Why Cameron Johnston of We Are William Put Off Getting a COVID-19 Vaccine

We Are William plays the Aggie Theatre on September 10.
We Are William plays the Aggie Theatre on September 10. Tyler Kosec
Cameron Johnston, guitarist for Fort Collins progressive-metal outfit We Are William, is a little late getting his COVID shot, but he received his first jab in late August.

“I’ve been meaning to get it,” he says. “I’m just like, 'You know what? Fuck it. I don’t care. Kill me.' Like if you really think it’s some sort of, you know, GPS targeting or some bullshit the government is doing, it’s like whatever, dude. If it means I can go to shows, just do it. I don’t care.”

The journey from unvaxxed to vaxxed has been fraught with familial peril, as Johnston says he has “really right-wing parents” — who he’s quick to say he loves to death and appreciates deeply — who have been outspoken against the vaccine.

Or they were, anyway. His dad called the other day to say that he, too, went out and got his first shot.

“I’m like, ‘Dude, what? Okay, what the fuck, bro?’” Johnston recalls. “‘You're preaching this in my ear, and then you go out and get the vaccine?’ You know, I was like, 'I’m just fucking fed up with it. I’m going to go get it.'”

Johnston is quick to join in bemoaning the COVID pandemic and its terrible impact on musicians everywhere. His band was planning a tour last year that was canceled. On the bright side, they group stayed productive and is set to release its first full-length on September 10.

Staying in and playing guitar partially contributed to his vaccine foot-dragging. (It should be noted that Johnston isn't lazy, and he is the duly elected "band dad" who motivates his comrades to put their all into We Are William's success. He also works a full-time job and maintains a marriage — no easy task.)

“Part of the reason that I [hadn't] gotten [the vaccine] yet is because I’m playing guitar or working my ass off,” he says. “I don’t really come into contact with a lot of people, and I’m usually socially distancing and shit. For me, it just wasn’t a necessity right off the bat.”

The procrastination has cost Johnston attendance at at least one show, and he didn’t want to miss any more. He says that he couldn’t see his friends in Liontortoise play recently because he couldn’t provide proof of vaccination at the door or proof of a recent COVID test.

This hasn’t gone unnoticed with his bandmates.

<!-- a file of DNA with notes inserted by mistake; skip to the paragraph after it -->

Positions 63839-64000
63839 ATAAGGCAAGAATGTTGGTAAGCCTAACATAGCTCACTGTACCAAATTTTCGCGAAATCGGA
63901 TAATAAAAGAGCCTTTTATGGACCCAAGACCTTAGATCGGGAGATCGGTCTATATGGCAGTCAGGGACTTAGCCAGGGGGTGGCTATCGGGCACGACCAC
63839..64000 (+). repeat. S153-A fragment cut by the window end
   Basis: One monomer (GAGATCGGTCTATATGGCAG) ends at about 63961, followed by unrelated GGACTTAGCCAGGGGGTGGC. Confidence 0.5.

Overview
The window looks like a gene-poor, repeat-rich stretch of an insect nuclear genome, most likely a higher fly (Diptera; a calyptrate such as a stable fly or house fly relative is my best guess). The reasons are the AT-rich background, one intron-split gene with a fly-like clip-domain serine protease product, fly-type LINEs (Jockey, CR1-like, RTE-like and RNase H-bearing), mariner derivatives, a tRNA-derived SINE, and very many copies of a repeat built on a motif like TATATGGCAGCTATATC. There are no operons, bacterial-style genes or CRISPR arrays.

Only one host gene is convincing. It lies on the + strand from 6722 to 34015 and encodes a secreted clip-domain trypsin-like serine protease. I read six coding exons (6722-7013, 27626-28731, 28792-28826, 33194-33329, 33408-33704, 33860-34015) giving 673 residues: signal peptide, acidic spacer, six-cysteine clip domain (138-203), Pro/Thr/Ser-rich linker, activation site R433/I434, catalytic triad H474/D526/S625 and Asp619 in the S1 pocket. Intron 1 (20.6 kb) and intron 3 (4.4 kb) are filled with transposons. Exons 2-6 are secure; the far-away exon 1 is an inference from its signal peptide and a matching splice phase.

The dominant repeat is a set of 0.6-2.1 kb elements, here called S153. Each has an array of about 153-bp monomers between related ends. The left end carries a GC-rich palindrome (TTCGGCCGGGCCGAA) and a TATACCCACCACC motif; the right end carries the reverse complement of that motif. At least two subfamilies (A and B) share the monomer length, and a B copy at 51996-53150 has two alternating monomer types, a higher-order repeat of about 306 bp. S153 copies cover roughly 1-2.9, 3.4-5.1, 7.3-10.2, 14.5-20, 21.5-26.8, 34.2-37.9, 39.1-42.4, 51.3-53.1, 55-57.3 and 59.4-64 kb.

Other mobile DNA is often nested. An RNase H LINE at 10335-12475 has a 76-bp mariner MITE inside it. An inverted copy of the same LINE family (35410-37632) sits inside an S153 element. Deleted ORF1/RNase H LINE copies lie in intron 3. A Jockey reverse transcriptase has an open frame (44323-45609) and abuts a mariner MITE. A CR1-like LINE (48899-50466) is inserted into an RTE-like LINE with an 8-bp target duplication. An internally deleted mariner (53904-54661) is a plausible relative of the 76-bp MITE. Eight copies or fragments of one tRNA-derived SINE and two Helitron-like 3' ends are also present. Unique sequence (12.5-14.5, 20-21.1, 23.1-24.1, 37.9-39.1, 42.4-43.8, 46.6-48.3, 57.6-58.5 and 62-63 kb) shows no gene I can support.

“Trust me, they’ve been like, ‘Dude, fuck you doing? You’re fucking up. Get it,’” he says. “I’ve just been procrastinating like a motherfucker, so I finally made the appointment. I was like, ‘Just poke me.’ Whatever happens happens.”

Getting his shot was important, as We Are William has its own show coming up tonight, an album release for the band’s self-titled full-length debut. The venue requires proof of vaccination or a recent negative COVID test.

Most of the lyrics on the new record deal cover singer Sebastian Lawrence’s trials and tribulations during the past few years, including the loss of his father and his own personal issues, Johnston says. He adds that his bandmate often laments the fact that it’s easier to write about sad things than happy things.

“He feels so very strongly about his lyrics and writing through his emotions,” Johnston says. “It’s helping him understand things he can’t process in his mind. We let him have that creative role because he’s good at it, and it’s a good outlet to get these things out.”

The music on the record includes a mix of growling vocals and mournful singing coupled with dynamics that shift between soft, melodic, intense and ragey. He says it’s difficult to structure songs that go from one sonic extreme to the other.

“It’s very rewarding in the fact that it brings a whole new energy to some sections given what the lyrics mean, how we are trying to portray certain emotions in certain sections and the layered vocals,” he says. “My vocals and Sebastian’s vocals will go back and forth from clean to harsh, and that can add to the intensity as well."

Johnston says the band fits perhaps most easily in the progressive-metal genre and its subgroup djent, but he adds that his influences probably aren’t what most think of with regard to metal. He credits his eclectic taste to his wife, who turns him on to a variety of new tunes.

“I listen to like the fucking Smiths and sad-boy ’80s new wave,” he admits. “The Smiths, Echo and the Bunnymen. I listen to a lot of Depeche Mode. I’ve started getting into — I know it’s silly to say — but like MGMT and a lot of that electric stuff.”

Johnston, of course, loves metal and heavy music and can tell you a half-dozen or so bands that he’s found influential over the years that he listens to regularly and would love to tour with. The same goes for the rest of the bandmates, who all have a wide range of tastes. Nine times out of ten, they aren’t listening to metal in the van.

Johnston says the eclectic palette of music comes out in the songs.

“How can we write a really, really well-put-together composition that people can sing and hum?” he asks. “That’s a big thing for us. Is this palatable? Can people, when they hear these melodies, sing them when they're doing the dishes later?”

We Are William plays at 8 p.m., Friday, September 10, at the Aggie Theatre in Fort Collins. Tickets are available at the Aggie website. Proof of COVID vaccination or a negative test within 72 hours is required to enter the venue. We Are William’s full-length becomes available on all platforms the same day. For more information, visit We Are William online.
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